Bianca Valenti wanted to be a pro surfer since she was 8 years old, and nearly gave up on her dreams forever when she faced gender inequality in the sport. When she discovered big wave surfing, a sport where women were often excluded from competitions, she took her fight to the California Coastal Commission and the World Surf League, landing victories for gender equity that will have ripples throughout the sporting world.
Rapper Mistah F.A.B. grew up in Oakland, California, in the 1980s during the crack epidemic, with both parents battling drug addiction. He had to grow up quickly, and learned to cope and express himself through poetry and music. As his rap career began to take off, F.A.B. made it a point to give back to the next generation of kids growing up in the same community.
Someone called the police on him for suspected armed robbery. The reality? He was moving into his New York City apartment.
Role: Video Producer & Editor.
Notes: First HuffPost silent video, to emulate Nyle’s experience with media.
Actor and model Nyle DiMarco is Deaf. He doesn’t understand the concept of silence — it’s just his default mode. DiMarco went on to win “America’s Next Top Model” and “Dancing with the Stars.” Now, he uses his platform to help Deaf children who don’t have the same access to sign language and community that he did as a child.
In India, the caste system is an imposed social hierarchy that pre-determines your occupation by birth.
The lowest caste are the untouchables. They work the worst and dirtiest jobs. At 26 years old, Sujatha left India for the United States. She realized that despite being free of caste, the mental toll left her feeling inferior for years.
Growing up Indian-American and gender nonconforming, @alokvaid-menon worried they would be disowned. That was until they learned about India’s long tradition of transfeminism which helped them find a way to make their gender and racial identities live harmoniously.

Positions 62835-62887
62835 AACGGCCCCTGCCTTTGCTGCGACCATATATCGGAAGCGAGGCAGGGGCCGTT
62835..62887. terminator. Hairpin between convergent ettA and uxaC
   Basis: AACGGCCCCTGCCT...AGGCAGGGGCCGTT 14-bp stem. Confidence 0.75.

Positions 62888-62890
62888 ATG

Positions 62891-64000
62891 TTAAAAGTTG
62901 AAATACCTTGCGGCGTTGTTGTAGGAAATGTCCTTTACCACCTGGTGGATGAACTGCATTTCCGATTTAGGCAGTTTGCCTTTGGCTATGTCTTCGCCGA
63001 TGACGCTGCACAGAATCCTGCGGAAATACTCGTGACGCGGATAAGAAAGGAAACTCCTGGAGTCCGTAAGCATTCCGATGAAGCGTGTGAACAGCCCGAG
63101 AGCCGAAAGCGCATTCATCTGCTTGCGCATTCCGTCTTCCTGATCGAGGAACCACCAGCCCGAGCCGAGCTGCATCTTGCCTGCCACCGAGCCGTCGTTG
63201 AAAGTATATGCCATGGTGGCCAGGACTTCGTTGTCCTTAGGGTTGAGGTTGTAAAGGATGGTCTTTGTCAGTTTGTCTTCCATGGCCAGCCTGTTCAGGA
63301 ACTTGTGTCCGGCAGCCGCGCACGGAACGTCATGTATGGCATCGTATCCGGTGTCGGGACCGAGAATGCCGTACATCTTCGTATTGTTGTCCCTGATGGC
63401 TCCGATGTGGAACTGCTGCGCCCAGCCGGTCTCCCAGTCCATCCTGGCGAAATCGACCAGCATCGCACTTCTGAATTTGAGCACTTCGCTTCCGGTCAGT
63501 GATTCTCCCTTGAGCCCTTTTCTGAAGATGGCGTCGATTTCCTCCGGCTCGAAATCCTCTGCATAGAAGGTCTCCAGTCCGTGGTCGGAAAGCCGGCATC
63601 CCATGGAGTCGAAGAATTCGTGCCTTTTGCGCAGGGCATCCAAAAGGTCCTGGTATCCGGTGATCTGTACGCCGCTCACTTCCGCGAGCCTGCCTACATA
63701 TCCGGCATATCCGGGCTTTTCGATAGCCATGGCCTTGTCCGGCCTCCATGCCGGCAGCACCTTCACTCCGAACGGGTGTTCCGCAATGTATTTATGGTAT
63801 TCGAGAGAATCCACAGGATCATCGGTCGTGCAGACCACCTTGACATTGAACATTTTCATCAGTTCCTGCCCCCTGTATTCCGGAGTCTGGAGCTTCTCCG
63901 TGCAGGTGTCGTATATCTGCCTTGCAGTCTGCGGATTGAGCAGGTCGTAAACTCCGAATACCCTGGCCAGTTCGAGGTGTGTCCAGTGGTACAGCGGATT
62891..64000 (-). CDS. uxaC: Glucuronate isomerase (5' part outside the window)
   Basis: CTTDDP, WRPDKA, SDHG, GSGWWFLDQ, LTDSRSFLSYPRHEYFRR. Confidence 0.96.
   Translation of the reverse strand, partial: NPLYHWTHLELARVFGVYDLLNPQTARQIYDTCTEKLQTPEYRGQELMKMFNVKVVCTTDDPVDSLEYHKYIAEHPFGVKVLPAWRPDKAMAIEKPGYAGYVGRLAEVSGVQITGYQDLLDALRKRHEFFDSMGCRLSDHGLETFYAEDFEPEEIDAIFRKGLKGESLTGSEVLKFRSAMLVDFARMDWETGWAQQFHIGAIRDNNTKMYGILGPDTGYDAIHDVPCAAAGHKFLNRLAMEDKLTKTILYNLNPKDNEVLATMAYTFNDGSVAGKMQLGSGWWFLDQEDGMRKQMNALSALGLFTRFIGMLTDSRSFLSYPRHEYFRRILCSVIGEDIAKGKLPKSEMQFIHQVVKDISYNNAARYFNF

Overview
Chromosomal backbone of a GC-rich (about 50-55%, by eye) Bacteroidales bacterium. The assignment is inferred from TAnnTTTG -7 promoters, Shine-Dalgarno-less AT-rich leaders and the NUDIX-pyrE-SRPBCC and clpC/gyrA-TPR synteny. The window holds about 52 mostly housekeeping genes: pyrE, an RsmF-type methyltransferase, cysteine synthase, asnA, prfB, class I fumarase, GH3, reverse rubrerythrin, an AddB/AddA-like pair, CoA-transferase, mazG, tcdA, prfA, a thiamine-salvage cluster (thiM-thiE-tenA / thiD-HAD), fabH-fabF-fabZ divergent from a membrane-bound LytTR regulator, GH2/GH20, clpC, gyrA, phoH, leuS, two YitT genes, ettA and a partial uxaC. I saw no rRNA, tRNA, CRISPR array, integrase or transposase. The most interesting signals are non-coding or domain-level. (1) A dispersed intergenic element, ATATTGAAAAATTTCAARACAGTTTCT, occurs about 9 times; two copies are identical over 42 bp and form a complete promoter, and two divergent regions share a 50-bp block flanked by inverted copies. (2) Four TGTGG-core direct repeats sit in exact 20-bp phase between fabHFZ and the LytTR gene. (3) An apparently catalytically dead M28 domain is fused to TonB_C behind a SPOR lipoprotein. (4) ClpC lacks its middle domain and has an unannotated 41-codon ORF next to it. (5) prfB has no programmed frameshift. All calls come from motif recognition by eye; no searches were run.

Brace Belden is a socialist. He embraced leftist politics as a teen during his punk rock days. Later he volunteered for six months in Syria with the Kurdish freedom movement where he helped fight ISIS. Now his activism back home has led to the unionization one of the most popular beer brands in the US. The running theme throughout his life? Solidarity for the working class.
Azim Khamisa’s son, Tariq, was murdered in 1995 at the age of 20. His killer was Tony Hicks, a 14 year-old boy who was ordered to pull the trigger by an older gang member. After the initial shock subsided, Azim realized that there are victims on both sides of the gun. Together with Tony’s grandfather, Ples Felix, Azim founded the Tariq Khamisa Foundation with the mission of preventing youth gun violence.
Meet Nic and Carla, a married couple who travel the country in their tractor trailer. Out on the road, Nic and Carla often face discrimination, so they created their own YouTube channel to share their experiences with the world.
Veteran Tucker Smallwood was wounded during the Vietnam War and almost died. He returned home, where he created a new life and found success as an actor. But years later, when he experienced a triggering event, he realized he was depressed and was diagnosed with PTSD. This is an all-too-common story for veterans, and Smallwood is hoping to raise awareness for other veterans who haven’t yet sought out help.
Jackson Bird identifies as transgender, and also happens to be YouTube personality. He shares his story publicly, so he can be the LGBTQ role model that he always needed when he was growing up. But being open and public on the internet doesn’t mean that he wants to be outed in his personal life too. Here’s how Bird navigates these two worlds, while staying true to himself and advocating for the trans community.
Kairan Quazi attends 4th grade in the morning and college classes in the afternoon. When Kairan Quazi was only in 3rd grade, an IQ test revealed he was above the 99.9th percentile for IQ. But what might be surprising is that his Emotional Intelligence (EQ) was also tested to be surprisingly high. Now, Kairan wants us to tell us what we get wrong about gifted kids.
HuffPost journalist Wendy Lu was born with vocal cord paralysis and has always lived with a tracheostomy tube. While Wendy has used her voice to advocate for people with disabilities, she’s also mindful that the responsibility to champion the disability community rests on everyone’s shoulders.